28th May 2015: Eating well when time poor

I love to cook. More than that though I love to eat. Really love to eat. Good food anyway. And back in the day (ie pre-baby) when I had time in between training (which let's be honest even for a busy athlete is more than ample) and work/study I could easily spend hours planning, shopping and cooking. I would also spend hours reading cooking books and looking at the latest in my cooking magazine subscriptions. Now it seems that time is gone. I still love to cook and I still love to eat. And the importance of there being really good food on the table and in the fridge at all times of day has if anything increased. After all I am a firm believer that good food is a critical part of development and good health and there is no greater time than the first few years of life (including those 9 months tucked away in my tummy). But the luxury of time is certainly gone.

And so I have had to be more creative – or less so depending on how you look at it. I have come up with ways to ensure that I and my family are well fed. That doesn’t mean there are short cuts in the form of prepared meals, half prepped meals, snacks or frozen meals. I cook from scratch, always. I just think that I can do a better job in my own kitchen than what can be bought. This is not to cast a negative shadow on all bought options - I know some emerging companies are really trying to bridge the gap and doing a good job and there are many thankful parents. But yes, I am proud of that fact that at 2 my daughter has never had any sort of commercial baby or toddler food of any sort. Really its honestly not that hard - if you cook for yourself then its really easy to extend this to one more tiny little mouth, ben if there are some special requirements in terms of content, texture, timing.
So what do I do?


-       Make use of home delivery. This is a true time and sanity saver. I can not imagine doing a supermarket shop with a newborn or a toddler. Instead a nice man delivers right to my kitchen for less than the cost of what it would be to drive to the actual store.


-       Make use of home delivery. Not a typo – a different type of home delivery. The sort straight from the markets – fresh organic fruit and veg. I don’t but these from the supermarket but buy locally. Yep a bit more expensive but worth it when I can not get to the weekly markets. Maybe I am spoiled that this exists where I live, but reality says in most places these days there is some type of service geared around time efficiency.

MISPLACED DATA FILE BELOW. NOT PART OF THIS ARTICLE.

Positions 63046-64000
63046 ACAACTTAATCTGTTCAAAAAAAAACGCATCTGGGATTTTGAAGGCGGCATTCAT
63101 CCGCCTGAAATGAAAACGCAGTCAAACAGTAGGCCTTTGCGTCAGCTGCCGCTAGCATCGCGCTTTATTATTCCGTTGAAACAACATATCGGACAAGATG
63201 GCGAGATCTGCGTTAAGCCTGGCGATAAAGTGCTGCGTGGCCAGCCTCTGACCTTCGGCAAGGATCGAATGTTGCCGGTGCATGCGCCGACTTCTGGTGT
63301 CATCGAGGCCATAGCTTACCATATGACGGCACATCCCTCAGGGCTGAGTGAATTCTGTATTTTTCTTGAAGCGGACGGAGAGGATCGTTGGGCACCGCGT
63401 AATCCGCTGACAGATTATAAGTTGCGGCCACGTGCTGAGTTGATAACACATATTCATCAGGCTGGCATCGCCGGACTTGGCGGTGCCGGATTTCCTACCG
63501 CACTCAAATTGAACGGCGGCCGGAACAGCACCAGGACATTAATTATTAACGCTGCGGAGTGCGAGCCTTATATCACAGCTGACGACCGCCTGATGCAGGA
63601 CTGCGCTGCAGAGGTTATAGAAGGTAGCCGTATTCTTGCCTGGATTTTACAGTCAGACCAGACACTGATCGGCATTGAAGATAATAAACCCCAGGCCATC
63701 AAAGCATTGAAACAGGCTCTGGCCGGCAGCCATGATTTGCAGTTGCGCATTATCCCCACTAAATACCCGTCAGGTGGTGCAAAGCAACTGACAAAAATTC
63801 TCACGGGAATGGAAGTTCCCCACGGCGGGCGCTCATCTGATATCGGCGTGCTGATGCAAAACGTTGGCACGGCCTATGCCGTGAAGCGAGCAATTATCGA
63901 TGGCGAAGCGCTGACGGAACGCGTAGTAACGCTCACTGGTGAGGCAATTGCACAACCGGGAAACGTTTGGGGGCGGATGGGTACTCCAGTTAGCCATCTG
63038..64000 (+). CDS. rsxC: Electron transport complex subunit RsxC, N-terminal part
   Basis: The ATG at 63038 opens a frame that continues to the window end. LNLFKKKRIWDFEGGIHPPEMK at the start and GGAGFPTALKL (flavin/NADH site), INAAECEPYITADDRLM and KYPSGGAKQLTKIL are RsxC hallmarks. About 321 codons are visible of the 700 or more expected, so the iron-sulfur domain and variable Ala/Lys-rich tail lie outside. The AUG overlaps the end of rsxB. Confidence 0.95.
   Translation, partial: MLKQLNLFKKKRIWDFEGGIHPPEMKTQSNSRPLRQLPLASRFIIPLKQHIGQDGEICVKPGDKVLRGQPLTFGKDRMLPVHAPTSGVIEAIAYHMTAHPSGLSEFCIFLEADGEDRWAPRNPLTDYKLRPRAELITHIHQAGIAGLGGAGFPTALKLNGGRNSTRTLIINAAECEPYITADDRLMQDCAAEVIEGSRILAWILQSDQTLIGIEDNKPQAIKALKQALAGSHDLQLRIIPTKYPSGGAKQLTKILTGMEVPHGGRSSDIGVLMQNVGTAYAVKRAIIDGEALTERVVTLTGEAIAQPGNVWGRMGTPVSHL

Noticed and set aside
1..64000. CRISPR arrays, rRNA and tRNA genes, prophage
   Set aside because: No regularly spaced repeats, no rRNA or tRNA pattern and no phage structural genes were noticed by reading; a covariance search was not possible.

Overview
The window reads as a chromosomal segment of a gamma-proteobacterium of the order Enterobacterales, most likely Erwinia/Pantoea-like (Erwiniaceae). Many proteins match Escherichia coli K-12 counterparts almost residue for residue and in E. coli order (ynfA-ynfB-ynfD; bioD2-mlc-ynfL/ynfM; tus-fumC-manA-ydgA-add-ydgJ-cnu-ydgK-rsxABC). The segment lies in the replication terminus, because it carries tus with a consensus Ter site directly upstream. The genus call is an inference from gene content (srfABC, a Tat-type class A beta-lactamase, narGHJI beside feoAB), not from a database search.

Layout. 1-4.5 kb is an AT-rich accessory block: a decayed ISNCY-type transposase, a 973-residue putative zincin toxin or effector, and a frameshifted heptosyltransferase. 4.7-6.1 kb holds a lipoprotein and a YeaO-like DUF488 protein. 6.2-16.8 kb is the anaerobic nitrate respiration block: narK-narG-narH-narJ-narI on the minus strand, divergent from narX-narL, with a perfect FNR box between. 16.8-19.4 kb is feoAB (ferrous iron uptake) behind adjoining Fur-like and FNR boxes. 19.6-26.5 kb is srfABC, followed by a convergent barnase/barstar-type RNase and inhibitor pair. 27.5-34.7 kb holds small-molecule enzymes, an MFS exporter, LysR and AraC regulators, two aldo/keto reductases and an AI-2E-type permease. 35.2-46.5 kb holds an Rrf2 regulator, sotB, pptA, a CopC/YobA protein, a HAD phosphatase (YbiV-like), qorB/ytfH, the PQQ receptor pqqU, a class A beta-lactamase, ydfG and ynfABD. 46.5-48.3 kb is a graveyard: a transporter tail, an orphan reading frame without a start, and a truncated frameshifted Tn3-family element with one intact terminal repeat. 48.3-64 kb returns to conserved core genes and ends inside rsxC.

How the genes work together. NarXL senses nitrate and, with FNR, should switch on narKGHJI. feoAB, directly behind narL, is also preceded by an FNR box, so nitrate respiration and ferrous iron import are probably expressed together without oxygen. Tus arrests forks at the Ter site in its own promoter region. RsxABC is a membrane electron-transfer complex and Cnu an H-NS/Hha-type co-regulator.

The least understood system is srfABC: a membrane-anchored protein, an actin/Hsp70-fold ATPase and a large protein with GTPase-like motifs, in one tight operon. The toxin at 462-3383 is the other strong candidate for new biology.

-       Shop local – for everything else on a daily basis I pick up locally – a walk from my front door. With young kids it becomes an activity too – and with a curious toddler one that can take a very long time. But as the saying goes, Two birds.

-       Cook slow. Or fast. Depending on the weather and the day I cook either very slow – taking advantage of cuts of meat that can sit in the oven untended for hours and hours. And are unfussy as to exactly how many hours. Or I cook quickly – flash fried fish, salads, quick omelets and frittatas.

-       Simple. We eat really well in this house but I don’t often take the time to really test out complicated new recipes. Instead I am confident and competent enough in the kitchen to constantly vary what we are eating by varying cooking technique, ingredients, herbs, spices. Sometimes (often actually) I can start to cook without actually having a firm plan of the endpoint. But it works out – mainly thanks to good ingredients to start with. And just knowing a few of the basics about cooking. Once you know how to cook a few things you can use these skills to cook almost anything. Or at least try.

-       No special baby food. Don’t ever cook different meals for kids and adults. Kids eat more than we give them credit for and are curious and exploratory eaters.True, sometimes those efforts will end up spat out on the floor, or as bits that need to cleaned off the wall. But on the whole they will prefer to eat what you are eating anyway - especially if its actually off your plate as opposed to their own.

-       Cook lots. Having leftovers is critical. They make the fastest snacks, breakfasts, next day meals as is or turned into something else. I could not survive without leftovers.

-       Mental prep. This might sound a little silly, but sometimes the mental approach really makes a difference. Don’t view cooking as a chore or something that takes time. Even though it can feel like both at times, try and reframe it to an investment (a time (and cost) saver in the health department). And even better if it can act as a mini-escape – some time alone with the veggies and pots. Or as your kids get older, again its a great activity to have them join in and get interested in food.

 So would this approach work for you? Maybe...but that likely depends on circumstance, location, willingness - as well as whether you like getting into the kitchen! What I can say is that the return on investment is there when it comes to your (and your family's) health to get organised with food.  And to do the best you can with what you have availble to you. Let me know what tips and tricks you employ at home.